DayBreaks for 7/29/19 – Just Try to Imagine It

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DayBreaks for 07/29/19: Just Try to Imagine It

From the DayBreaks archives, July 2009:

A 2009 movie, New in Town, tells the story of Lucy Hill (Renee Zellweger), a high-powered consultant who loves her Miami lifestyle, who is sent to New Ulm, Minnesota, to oversee a restructuring at a blue-collar manufacturing facility.  Eventually, she’s ordered to shut down the plant, putting the entire community out of work.  At that point, Lucy is forced to reconsider her goals and priorities.  When she arrived in New Ulm, a small, freezing city with one red light and a population of 13,595—a city where people “drag Jesus into regular conversation”—Lucy is met by her new executive assistant, Blanche Gunderson (Siobhan Fallon, who is a real-life Christian).  In this scene Blanche asks Lucy one personal question after another, culminating in a question concerning Jesus.

“Are you a scrapper?” Blanche asks. When Lucy is confused, Blanche clarified: “Do you keep a scrapbook?”

It is soon clear that Blanche is quite the scrap booker. She actually has a “mini” scrapbook in her purse, filled with pictures of Winston Churchill—her now-dead dog who was a “bit of a drooler.”

“Are you married?” Blanche asks. “Do you have children?”

“No,” Lucy answers, though visibly uncomfortable because of Blanche’s line of questioning.

“Not to worry,” Blanche insists. “You’re still young. You still have time—I suppose.” After a brief pause, Blanche continues: “Do you mind if I ask you a personal question?”

Lucy, eyes bulging, replies, “Isn’t that what you’ve been doing?”

Unfazed, Blanche tenderly asks, “Have you found Jesus?”

“Well, I didn’t know he was missing,” Lucy replies with a laugh.

Blanche drops her head. Noticing she has hurt Blanche with her response, Lucy says, “It was just a joke.”

“Normally we don’t joke about Jesus around here,” Blanche replies. “But I can see how you could think that was sort of funny.” Then, with a look of concern, Blanche ponders out loud, “Imagine Jesus gone missing. Imagine.” – New in Town (Lionsgate Pictures, 2009)

Have you ever tried to imagine if Jesus had gone AWOL?  If, on the way from heaven to earth he’d decided to take a detour to somewhere else in order to avoid his mission?  Or, if on his way to Jerusalem for that last fateful visit, he’d headed north and disappeared into Gaul instead?  Or, if his body had gone missing and there were no after-death appearances to prove the resurrection?  Not a pretty picture, is it?

Has Jesus gone missing from your life and conversation with co-workers, family, friends, neighbors?  If so, bring him back today!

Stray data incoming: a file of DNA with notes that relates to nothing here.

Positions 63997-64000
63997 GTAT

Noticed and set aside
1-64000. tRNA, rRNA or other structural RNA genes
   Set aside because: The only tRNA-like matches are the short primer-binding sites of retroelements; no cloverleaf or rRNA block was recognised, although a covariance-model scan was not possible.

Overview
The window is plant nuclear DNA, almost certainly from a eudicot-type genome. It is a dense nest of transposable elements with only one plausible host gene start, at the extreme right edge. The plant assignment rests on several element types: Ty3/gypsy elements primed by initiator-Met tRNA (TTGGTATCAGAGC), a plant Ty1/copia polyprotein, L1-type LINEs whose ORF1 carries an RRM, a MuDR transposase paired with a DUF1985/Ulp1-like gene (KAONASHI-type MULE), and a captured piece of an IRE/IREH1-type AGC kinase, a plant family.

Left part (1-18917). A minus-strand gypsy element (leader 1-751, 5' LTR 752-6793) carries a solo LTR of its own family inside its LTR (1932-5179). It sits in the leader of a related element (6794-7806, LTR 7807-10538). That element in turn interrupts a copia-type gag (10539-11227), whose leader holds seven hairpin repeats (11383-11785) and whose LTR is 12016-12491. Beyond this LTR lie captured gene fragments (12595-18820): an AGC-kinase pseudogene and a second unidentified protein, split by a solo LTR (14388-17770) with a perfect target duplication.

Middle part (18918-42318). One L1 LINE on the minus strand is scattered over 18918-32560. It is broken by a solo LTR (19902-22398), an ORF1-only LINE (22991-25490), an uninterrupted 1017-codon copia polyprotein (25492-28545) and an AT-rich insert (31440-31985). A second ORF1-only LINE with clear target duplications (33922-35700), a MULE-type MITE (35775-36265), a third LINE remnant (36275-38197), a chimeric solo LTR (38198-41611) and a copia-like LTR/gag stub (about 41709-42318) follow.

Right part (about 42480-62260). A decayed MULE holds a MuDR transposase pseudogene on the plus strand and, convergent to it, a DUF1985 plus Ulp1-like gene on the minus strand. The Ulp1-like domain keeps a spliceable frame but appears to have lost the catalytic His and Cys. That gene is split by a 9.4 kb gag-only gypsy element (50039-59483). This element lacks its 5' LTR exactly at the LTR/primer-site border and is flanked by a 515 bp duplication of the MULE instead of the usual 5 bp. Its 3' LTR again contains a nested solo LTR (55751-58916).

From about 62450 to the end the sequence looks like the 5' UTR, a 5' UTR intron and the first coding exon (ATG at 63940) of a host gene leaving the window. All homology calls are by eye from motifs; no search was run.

PRAYER:  What a wonderful Savior You are, Jesus!  Thank You for being part of our lives.  May we invite You into every relationship and conversation we have!  In Jesus’ name, Amen. 

Copyright by 2019 by Galen C. Dalrymple.  ><}}}”>

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DayBreaks for 7/31/17 – A Lack of Presence

DayBreaks for 7/31/17: A Lack of Presence

From the DayBreaks archive, July 2007:

Prayer is such a strange thing.  It is talking.  It is listening.  It is listening to a voice that isn’t heard out loud by others.  It is richly rewarding but often terribly troubling.  Prayer is so vital that we cannot do without it, not really.

From time to time I have people ask me questions about prayer and praying.  Some wonder if it really makes a difference.  Some wonder if God will hear them.  Some wonder if I believe that God does miraculous healings in response to prayer, as if my belief in it makes the difference.  Some ask me to pray for them.  I’d much rather pray with them. 

In his book, Prayer – Does It Make a Difference?, Philip Yancey talks about those times when we don’t even want to call upon the Lord in prayer for whatever our reason may be  As always, I appreciate his refreshing honesty about his own emotions and thoughts: Sometimes I come to God out of sheer determination of will, which may seem inauthentic.  When I do so, however, I need not put on a mask.  God already knows the state of my soul.  I am not telling God anything new, but I am bearing witness to my love for God by praying even when I don’t feel like it.   I express my underlying faith simply by showing up.

When I am tempted to complain about God’s lack of presence, I remind myself that God has much more reason to complain about my lack of presence.

I wonder how many times God has thought: “I wonder why Galen won’t come and talk with Me about this.  I just wish he would!” 

For all the complaining we do about how God just doesn’t seem to be present, there have probably been 10 million times more that I have failed to show up in His throne room with my cares, concerns, fears and praises. 

Bottom line: I think our problems with prayer are not due to God’s failure to show up, but with ours!

PRAYER:  I thank you, Lord, for inviting us to bring all our cares and concerns to You.  Help our faith to grow so that we realize You are always there, eager and waiting for us to show up, and that You long to do far more than we can imagine or possibly believe.  In Jesus’ name, Amen.